halogen recessed lighting calculations

Discussion in 'Electrical Forum discussion & Blog' started by dabiz7, May 28, 2008.

  1. dabiz7

    dabiz7 New Member

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    I am wanting to replace some regular ceiling incandescent light fixtures with recessed halogen lighting. Is there a good place or source of info on how to calculate how many halogen light fixtures I can run on the existing light circuit beofre I have to add another circuit?
  2. Billy_Bob

    Billy_Bob In the Trades

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  3. jimbo

    jimbo Plumber

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    Halogen is an incandescent fixture. You would be limited by however many fixtures ( watts ) you may have now, and the actual wires and breakers. 15 amps is 1800 watts, and you would not want to load a circuit right to the hilt. Halogen incandescent does give more lumens per watt of electricity than tungsten incandescent. That is why halogen is condsidered a step in the energy saver direction. But halogens run very hot, so you have that issue to deal with. And why not go right to fluorescent recessed fixtures, if your goal is more light and less energy?
  4. hj

    hj Moderator & Master Plumber Staff Member

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    lighting

    You may also have to give consideration to the cone of light the recessed fixture gives to determine how many and where to put them.
  5. dabiz7

    dabiz7 New Member

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    wow! thanks for the responses

    I really like the look of the recessed lighting, so am using the hall light as an easy starting project to see how it goes. I currently have a single three bulb fixture in the center of a 20 ft hallway. I want to replace this single fixture with three or four smaller recessed lighs in this same hallway. I haven't really looked at the different lights yet to see which I like better, halogen or flourescent. Opinions?

    I do have blown-in insulation in the ceiling, I assume there are recessed light fixtures rated for install in insulation. If this goes good, I am going to replace my overhead lights in the garage next. I would of course liek to save on electric cost, which style is supposed to be more cost efficient, halogen or flourescent?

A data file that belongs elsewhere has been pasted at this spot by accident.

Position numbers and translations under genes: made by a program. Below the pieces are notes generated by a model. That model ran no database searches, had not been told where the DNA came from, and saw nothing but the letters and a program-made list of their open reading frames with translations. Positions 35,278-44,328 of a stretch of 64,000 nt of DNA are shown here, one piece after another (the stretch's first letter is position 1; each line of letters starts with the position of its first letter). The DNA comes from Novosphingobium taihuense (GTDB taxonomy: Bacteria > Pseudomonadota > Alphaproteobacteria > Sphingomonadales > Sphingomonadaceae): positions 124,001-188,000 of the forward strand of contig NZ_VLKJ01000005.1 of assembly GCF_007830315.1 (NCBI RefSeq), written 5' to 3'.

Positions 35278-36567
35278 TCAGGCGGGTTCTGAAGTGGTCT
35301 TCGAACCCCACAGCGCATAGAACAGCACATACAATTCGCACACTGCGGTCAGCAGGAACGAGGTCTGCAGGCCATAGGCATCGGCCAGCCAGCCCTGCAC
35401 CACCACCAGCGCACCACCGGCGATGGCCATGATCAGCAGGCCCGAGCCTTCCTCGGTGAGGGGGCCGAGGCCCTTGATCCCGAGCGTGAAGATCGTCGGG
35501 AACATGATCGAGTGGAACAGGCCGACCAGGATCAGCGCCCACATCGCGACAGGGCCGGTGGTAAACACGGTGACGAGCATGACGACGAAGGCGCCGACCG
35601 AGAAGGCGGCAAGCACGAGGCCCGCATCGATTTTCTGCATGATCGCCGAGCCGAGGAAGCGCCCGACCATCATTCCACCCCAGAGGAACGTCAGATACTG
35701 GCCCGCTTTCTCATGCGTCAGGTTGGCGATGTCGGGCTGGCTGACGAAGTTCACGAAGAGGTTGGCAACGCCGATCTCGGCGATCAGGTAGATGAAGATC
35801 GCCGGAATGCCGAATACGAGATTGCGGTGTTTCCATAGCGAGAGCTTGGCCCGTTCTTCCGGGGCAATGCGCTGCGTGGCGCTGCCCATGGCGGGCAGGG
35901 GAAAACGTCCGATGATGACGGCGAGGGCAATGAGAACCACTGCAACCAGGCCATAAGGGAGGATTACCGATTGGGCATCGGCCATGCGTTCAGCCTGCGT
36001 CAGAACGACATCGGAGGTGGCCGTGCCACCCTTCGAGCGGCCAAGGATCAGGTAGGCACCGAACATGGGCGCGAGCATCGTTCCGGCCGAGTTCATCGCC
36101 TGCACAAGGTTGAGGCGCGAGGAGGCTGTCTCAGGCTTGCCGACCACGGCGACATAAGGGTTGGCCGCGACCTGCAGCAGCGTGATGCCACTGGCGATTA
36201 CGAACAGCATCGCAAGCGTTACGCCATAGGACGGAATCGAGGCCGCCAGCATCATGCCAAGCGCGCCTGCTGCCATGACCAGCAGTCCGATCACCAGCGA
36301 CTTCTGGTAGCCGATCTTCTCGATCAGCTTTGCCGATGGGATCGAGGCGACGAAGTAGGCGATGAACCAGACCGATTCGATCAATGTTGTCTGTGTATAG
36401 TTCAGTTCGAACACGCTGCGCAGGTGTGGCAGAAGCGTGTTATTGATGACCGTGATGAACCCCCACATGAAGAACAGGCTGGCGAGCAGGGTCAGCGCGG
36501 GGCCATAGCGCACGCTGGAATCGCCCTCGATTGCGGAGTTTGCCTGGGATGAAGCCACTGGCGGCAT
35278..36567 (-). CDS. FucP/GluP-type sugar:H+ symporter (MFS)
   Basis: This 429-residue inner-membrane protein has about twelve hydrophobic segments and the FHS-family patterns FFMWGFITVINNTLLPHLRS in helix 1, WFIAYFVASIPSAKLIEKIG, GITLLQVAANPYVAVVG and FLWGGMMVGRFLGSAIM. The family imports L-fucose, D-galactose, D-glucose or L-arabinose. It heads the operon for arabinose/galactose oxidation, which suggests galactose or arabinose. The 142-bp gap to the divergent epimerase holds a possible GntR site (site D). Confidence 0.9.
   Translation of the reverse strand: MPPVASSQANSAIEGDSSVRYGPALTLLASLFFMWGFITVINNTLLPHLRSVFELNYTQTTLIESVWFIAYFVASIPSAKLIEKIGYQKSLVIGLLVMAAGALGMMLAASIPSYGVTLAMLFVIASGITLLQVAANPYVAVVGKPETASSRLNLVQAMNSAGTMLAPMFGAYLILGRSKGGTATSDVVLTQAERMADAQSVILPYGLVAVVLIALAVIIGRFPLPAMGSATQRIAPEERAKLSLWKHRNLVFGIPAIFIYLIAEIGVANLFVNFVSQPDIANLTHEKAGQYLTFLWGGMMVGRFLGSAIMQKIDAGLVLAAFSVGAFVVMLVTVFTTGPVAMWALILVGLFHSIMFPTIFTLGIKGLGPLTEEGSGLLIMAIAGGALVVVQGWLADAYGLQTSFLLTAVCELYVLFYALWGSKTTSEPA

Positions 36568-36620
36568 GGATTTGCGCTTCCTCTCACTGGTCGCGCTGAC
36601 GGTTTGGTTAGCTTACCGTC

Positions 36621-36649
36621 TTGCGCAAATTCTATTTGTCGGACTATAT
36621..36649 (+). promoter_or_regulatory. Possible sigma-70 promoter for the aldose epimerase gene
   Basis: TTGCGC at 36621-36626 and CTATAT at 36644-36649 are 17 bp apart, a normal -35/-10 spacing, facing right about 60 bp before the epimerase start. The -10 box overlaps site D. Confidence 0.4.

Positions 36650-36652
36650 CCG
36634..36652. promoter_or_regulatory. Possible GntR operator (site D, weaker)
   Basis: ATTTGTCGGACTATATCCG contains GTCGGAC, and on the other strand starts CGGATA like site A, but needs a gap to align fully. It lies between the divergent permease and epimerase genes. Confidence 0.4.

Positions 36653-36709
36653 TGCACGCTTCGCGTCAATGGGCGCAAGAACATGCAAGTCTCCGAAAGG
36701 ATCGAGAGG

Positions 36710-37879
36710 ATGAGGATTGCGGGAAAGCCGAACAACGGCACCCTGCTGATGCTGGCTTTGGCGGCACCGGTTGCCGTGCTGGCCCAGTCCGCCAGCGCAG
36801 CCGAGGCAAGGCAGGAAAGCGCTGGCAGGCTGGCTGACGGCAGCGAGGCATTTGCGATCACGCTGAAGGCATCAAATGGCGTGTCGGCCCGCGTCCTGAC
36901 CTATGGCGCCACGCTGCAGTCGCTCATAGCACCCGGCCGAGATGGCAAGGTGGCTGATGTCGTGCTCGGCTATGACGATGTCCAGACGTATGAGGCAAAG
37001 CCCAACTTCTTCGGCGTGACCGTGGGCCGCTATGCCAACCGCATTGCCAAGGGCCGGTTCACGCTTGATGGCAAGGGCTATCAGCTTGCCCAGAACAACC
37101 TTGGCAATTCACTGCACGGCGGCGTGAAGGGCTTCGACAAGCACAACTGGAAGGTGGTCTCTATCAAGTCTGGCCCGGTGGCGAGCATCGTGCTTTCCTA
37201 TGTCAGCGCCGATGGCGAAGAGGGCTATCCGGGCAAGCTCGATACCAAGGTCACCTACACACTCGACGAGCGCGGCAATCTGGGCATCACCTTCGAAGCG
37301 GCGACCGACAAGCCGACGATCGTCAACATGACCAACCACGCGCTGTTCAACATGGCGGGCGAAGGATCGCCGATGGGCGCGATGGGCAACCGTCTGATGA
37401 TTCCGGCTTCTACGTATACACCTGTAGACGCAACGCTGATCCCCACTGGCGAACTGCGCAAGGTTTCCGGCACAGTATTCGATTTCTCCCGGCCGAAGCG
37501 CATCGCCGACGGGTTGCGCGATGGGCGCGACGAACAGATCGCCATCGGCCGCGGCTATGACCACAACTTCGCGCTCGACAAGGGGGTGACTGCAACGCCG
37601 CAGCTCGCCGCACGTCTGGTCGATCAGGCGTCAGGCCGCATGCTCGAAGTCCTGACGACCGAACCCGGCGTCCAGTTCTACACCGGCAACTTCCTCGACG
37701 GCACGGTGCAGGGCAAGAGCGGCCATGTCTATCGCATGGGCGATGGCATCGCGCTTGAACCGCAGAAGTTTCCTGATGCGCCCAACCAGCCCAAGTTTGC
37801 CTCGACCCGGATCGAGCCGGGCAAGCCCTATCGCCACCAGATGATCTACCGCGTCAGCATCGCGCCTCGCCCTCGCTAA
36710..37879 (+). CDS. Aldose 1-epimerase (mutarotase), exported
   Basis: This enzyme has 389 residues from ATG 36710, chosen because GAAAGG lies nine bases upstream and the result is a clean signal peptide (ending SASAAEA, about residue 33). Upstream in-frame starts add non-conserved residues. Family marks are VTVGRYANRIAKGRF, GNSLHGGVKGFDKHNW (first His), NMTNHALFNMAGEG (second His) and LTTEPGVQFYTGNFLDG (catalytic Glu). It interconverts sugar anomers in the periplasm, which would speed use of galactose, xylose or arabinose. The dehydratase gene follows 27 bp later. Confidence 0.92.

6. Billy_Bob

    Billy_Bob In the Trades

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    Fluorescent uses much less electricity. A new type of bulb is LED which should use even less electricity. I have not seen these for sale in my area yet.

    Also LED and fluorescent bulbs operate very cool as compared with an incandescent or halogen. Traditional ceiling light fixtures and even wall mounted fixtures can get so hot in the ceiling/wall, they will crack the insulation on the wiring! The insulation just falls off the wiring!

    These days new wiring is required which will withstand these high temperatures.

    If it was me and I was installing any type of ceiling light fixture which could hold a traditional bulb or halogen, I would be sure there was no insulation over the fixture or surrounding the fixture in the attic (well ventilated). Somewhere for all that heat to go.

    Also might want to check out the prices of replacement halogen bulbs. Not cheap...
  7. hj

    hj Moderator & Master Plumber Staff Member

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    halogen

    Halogen bulbs are used in cooktops for the burners so that should give you some idea as to how hot they run.
  8. Mikey

    Mikey Aspiring Old Fart, EE, computer & networking geek

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    Correct. Those recessed fixtures are rated as "IC" (Insulation Contact). If you're installing them in an unconditioned space (probably so, if there's insulation there), then you should also get fixtures rated as "AT" (Airtight).

    Every IC/AT fixture I've seen, from cheapos to Halos, are far from airtight. I have no clue what AT really means, but I fill all the gaps and holes with fireproof caulk, mainly to deter critter infestation. No fires (or critters) yet.
  9. PEW

    PEW DIY Senior Member

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    If you are looking for good AT units look at Lightolier, but hold on to your wallet.
  10. jadnashua

    jadnashua Retired Defense Industry Engineer xxx